Rain makes Ireland wait for test debut vs Pakistan

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The authorities were even in close communication with Wellington Cricket Ground in New Zealand - the windiest ground in world cricket, by all accounts - however, the returning rain ensured that the covers remained for another day, with play now set to start at 11:00 on Saturday morning.

But that has not stopped television rights for the Test being sold to Sky Sports and RTE - Ireland's national state broadcaster - for a reported 1.8 million euros ($2.1 million), a remarkable sum for Irish cricket, with Malahide on course for a 6,000 sell-out on Friday's first day.

No play was possible in the first session. But the sport's reputation suffered from being seen as the creation of English "colonisers", with native games such as Gaelic football and hurling holding sway.

The boys in green-trim sweaters are nearly certain to be successful sooner, if only because they will regularly play Zimbabwe and Afghanistan, but they will want to prove they can not only take the field with the bigger boys of world cricket but start beating some of them over the five-day distance.

Ireland first made the rest of the cricket world take notice when they beat the touring West Indies in an ODI, in 1969.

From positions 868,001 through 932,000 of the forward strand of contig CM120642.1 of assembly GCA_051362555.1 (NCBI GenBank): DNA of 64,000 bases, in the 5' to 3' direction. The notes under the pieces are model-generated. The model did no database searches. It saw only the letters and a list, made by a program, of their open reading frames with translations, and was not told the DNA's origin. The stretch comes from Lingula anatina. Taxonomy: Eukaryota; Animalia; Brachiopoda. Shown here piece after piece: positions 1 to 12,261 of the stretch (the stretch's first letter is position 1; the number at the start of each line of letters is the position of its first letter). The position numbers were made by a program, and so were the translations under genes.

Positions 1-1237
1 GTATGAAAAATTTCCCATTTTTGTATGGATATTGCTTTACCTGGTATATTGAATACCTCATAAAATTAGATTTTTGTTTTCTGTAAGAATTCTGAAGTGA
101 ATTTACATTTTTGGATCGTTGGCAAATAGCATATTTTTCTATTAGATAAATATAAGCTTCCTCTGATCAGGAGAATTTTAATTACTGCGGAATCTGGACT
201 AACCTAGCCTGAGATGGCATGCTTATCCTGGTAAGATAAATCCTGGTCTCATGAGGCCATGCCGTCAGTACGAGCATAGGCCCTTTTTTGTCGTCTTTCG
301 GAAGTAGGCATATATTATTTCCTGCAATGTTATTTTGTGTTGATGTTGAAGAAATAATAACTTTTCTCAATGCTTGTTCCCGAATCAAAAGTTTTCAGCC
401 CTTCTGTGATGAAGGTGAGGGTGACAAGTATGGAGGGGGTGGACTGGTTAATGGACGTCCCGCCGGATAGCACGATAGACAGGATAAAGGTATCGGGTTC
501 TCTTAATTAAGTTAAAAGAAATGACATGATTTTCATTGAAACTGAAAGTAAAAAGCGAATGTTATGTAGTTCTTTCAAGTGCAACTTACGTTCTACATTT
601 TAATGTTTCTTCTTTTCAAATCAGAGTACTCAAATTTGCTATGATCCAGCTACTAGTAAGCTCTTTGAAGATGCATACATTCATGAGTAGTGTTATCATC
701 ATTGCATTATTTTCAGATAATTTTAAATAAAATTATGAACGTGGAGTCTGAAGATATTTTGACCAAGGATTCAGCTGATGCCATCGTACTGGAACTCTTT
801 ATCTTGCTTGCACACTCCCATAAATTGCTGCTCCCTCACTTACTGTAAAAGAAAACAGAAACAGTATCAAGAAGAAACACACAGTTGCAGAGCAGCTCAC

Indeed, when Deutrom announced Ireland's Test aspirations in 2012, the target was to achieve it by 2020.

"Pakistan are a pretty battle-hardened side, they have a lot of guys in the squad who are potentially making their debut so there will be a lot of nerves knocking around with them".

But several members of their squad already know what it's like to cause a huge upset against Pakistan, having played in the Ireland side that knocked the Asian giants out of the 2007 World Cup in the Caribbean with a stunning three-wicket win in Jamaica.

Ireland captain William Porterfield says there will be a "few emotions knocking around" tomorrow and has targeted a surprise victory over Pakistan. Australia is the only team who won their first match.

"He's obviously a very skilful bowler", said opening batsman Porterfield of the left-arm quick.

"Are we favourites? No". From here on, more people will pick up the game and more kids will play the game as well.